The mere mention of extreme skiing brings shivers to most, but to Katie Leake, who just turned 14 on April 1, it’s just mind over matter.

The mere mention of extreme skiing brings shivers to most, but to Katie Leake, who just turned 14 on April 1, it’s just mind over matter.

Katie has been in training the last two years under the direction of Dan and John Egan, who operate an independent ski school — skiclinics.com — all over the world to teach athletes of all ages the new-wave sport.

She will attend the Holderness School in Plymouth, N.H., in the fall to stay close to the sport, as well as her coaches, Dean Decas, originally from Wareham, Mass., and Dan Egan.

The Egan brothers, who grew up in Milton, Mass., have been associated with Sugarbush in Vermont for 25 years, and according to Powder magazine, they are two of the most influential skiers in the last 35 years.

It’s not only about snow for this all-around athlete. She also plays lacrosse and soccer, and sails in the summer, but her passion rests in the mountains.

“Winter is definitely my favorite season. I love skiing and going to the extreme limits,” said Katie, who followed her brothers, Sean and Jamie, into the sport after their dad, Chris, a buyer for Ski Market, encouraged the family to take up skiing.

“I always looked up to my brothers. I liked watching them ski and snowboard, but when they attended Holderness, they gave up skiing. I love skiing and I want to keep doing it, because it’s so totally different than what everybody else is doing.

“The [extreme skiing] competitions are more showcase than racing, and I like that better, even though high schools are not offering it right now,” she said. “Extreme skiing on the East Coast is not as scary as the West Coast version, but I try and find the steepest runs at Sugarbush, and the icier the better.”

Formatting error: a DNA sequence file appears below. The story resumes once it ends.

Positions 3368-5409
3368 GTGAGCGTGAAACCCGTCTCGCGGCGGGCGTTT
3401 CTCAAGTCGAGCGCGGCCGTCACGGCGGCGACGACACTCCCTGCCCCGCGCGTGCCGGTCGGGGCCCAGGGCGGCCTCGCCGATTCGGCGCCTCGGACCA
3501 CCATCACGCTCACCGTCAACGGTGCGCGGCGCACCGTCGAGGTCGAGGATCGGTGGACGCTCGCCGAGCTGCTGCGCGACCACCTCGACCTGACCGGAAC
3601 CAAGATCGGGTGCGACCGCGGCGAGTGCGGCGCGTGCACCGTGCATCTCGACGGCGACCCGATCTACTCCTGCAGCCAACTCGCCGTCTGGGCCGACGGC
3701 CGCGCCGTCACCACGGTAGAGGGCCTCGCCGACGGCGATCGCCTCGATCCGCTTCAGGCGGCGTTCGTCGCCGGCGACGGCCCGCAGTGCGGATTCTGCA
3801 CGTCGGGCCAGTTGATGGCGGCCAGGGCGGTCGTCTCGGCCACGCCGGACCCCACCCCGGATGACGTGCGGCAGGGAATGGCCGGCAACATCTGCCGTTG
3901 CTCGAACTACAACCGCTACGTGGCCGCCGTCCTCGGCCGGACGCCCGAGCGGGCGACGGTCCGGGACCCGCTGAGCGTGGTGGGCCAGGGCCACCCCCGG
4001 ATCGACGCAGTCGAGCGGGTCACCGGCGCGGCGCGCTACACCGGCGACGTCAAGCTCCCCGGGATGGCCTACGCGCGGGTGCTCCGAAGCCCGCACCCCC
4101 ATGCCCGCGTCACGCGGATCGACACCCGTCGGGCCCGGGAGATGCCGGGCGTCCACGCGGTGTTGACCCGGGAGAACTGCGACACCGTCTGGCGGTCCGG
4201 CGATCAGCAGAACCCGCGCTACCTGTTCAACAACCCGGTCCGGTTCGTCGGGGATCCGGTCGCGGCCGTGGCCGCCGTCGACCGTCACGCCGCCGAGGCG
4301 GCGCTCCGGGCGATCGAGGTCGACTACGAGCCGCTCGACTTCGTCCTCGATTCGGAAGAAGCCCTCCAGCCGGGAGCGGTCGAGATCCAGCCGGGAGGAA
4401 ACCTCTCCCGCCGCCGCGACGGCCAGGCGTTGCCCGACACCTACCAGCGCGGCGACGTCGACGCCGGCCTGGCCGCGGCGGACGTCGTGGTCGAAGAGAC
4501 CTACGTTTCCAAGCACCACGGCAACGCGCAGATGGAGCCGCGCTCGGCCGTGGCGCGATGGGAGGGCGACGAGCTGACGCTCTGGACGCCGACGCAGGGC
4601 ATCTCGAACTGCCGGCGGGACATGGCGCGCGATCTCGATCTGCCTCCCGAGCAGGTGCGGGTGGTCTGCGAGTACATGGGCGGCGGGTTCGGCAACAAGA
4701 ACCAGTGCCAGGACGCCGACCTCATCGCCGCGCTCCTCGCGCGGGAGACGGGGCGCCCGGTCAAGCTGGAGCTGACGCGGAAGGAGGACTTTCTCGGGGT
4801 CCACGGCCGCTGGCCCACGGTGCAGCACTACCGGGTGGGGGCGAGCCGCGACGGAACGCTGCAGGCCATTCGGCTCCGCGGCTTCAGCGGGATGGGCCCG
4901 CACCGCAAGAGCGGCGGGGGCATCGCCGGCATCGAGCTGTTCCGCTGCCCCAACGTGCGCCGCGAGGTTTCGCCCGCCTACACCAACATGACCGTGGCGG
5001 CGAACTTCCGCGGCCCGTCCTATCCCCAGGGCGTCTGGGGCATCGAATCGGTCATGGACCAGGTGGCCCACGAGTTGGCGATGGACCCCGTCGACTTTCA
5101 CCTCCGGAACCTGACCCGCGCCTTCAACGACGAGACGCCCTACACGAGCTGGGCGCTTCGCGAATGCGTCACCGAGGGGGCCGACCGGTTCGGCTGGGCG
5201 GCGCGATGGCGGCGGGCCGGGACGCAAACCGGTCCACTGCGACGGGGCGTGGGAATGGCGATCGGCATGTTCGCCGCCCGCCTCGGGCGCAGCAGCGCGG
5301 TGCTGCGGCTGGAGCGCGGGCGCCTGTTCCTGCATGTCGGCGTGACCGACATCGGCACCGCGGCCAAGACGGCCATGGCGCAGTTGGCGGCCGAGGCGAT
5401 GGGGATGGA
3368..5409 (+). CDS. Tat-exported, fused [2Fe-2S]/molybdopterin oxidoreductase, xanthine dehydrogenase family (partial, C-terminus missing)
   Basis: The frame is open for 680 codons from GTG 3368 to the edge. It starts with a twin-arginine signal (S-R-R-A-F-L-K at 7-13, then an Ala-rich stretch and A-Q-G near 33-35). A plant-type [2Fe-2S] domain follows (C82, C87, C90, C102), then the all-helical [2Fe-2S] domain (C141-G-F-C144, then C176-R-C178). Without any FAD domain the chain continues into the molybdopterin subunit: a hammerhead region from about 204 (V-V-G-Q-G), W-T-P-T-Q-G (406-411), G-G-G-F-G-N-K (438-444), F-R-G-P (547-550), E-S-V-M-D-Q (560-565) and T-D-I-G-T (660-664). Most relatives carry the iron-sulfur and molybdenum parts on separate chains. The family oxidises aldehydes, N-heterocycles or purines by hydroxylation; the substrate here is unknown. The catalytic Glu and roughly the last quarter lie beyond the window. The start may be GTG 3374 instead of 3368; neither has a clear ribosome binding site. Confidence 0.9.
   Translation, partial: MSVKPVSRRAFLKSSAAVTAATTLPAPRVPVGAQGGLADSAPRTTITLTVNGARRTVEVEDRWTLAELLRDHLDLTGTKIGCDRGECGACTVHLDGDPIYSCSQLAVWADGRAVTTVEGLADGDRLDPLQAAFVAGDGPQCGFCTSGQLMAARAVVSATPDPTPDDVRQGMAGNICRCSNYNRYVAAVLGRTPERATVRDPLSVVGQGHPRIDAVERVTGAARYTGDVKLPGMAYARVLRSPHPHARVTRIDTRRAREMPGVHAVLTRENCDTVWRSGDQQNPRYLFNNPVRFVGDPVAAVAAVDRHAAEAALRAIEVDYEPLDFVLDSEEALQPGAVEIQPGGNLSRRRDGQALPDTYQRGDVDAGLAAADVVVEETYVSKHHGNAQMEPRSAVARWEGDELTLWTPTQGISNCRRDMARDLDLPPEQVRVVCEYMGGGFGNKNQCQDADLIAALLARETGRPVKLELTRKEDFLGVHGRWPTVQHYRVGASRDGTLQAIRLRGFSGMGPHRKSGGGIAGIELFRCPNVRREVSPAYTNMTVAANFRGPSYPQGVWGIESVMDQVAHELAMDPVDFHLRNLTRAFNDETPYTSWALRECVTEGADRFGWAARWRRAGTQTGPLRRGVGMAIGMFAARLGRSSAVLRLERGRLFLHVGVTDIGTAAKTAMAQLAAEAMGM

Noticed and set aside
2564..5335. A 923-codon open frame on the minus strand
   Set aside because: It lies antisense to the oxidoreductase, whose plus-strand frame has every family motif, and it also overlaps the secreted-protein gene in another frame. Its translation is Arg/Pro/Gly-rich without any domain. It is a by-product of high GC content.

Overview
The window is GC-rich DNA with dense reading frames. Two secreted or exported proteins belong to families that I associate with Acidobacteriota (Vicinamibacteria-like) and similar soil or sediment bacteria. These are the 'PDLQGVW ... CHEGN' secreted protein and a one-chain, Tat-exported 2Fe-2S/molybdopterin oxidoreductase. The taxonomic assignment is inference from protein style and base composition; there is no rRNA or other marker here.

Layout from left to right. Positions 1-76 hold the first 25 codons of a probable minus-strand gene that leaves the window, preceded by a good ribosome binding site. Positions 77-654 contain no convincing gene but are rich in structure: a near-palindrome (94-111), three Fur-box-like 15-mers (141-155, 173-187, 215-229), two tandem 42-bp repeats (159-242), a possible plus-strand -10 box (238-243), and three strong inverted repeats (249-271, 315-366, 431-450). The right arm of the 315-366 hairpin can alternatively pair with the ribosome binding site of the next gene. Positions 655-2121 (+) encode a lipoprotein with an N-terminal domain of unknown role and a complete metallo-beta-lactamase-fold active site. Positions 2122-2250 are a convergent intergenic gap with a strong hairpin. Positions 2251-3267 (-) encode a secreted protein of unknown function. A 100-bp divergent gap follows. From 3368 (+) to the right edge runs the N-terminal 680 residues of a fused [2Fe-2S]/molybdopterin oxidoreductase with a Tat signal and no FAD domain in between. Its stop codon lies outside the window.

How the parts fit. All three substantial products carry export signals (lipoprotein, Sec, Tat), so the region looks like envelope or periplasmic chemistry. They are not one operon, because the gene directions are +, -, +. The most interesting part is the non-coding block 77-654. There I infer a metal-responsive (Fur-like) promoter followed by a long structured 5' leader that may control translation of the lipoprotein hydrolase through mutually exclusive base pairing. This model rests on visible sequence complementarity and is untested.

The training to become an extreme skier goes beyond the slopes with personal trainers, books to read and an intensive program that develops a mental approach to deal with treacherous courses.

“We work on the mental side of the sport. It’s just as important as the physical side, because my goal is always on the safety of the participants,” said Dan Egan, who was in the middle of the craze in the '80s as one of the pioneers of the sport.

“We worked one-on-one with Katie a few times a week for two months, but she also had to work on her own, which she did with a personal trainer [at Muscular Sports in Marblehead, Mass.] and reading some of our books. Taking everything into consideration, it helped her deal with the steep conditions in Colorado.”

Dan Egan simulated the steep Colorado conditions that Katie was going to encounter in her first-ever competition in February at the Subaru U.S. Extreme Junior Freeskiing Championships in Crested Butte.

“We’d teach her how to fall and stop herself in a fall,” Dan Egan said, “and to accomplish that we’d find the iciest slope and put her on the ground without skis and let her slide down the slope head first to learn how to stop. It’s called self-arrest.”

Dedication is a two-way street, and Katie's response to her coaches’ teaching methods comes across in a positive light.

“[Katie] has shown real interest to get better,” Dan Egan said. “She read my book, ‘All Terrain Skiing,’ and ‘Ski the Whole Mountain’ by Eric Deslauries, who’s one of my coaches, while also changing the way she eats and training more often. She’s a real student of the sport.”

It all paid off for Katie with a sixth overall finish out of 80 teenagers, all of them older, at the Subaru Championships.

“[Katie] was better than the kids we train in Colorado, who also participated in this competition,” Dan Egan said. “She was technically stronger than them.”

The first day of qualifying for the finals, Katie finished eighth, but just three-quarters of a point out of third. She was sixth the next day. The top four went on to the finals, and the Marblehead native came within just two to five points from reaching that lofty spot on her very first competition.

“As an athlete, [Katie] did everything we had hoped she would do,” Dan Egan said. “She skied technically strong, fast and safe. While others were falling down all around her, she did not. It was pretty exciting to see.”

And as a participant, it was pretty cool, too.

“It felt great to be the youngest skier in this competition, and doing as well as I did,” Katie said. “I just may have a future in it.”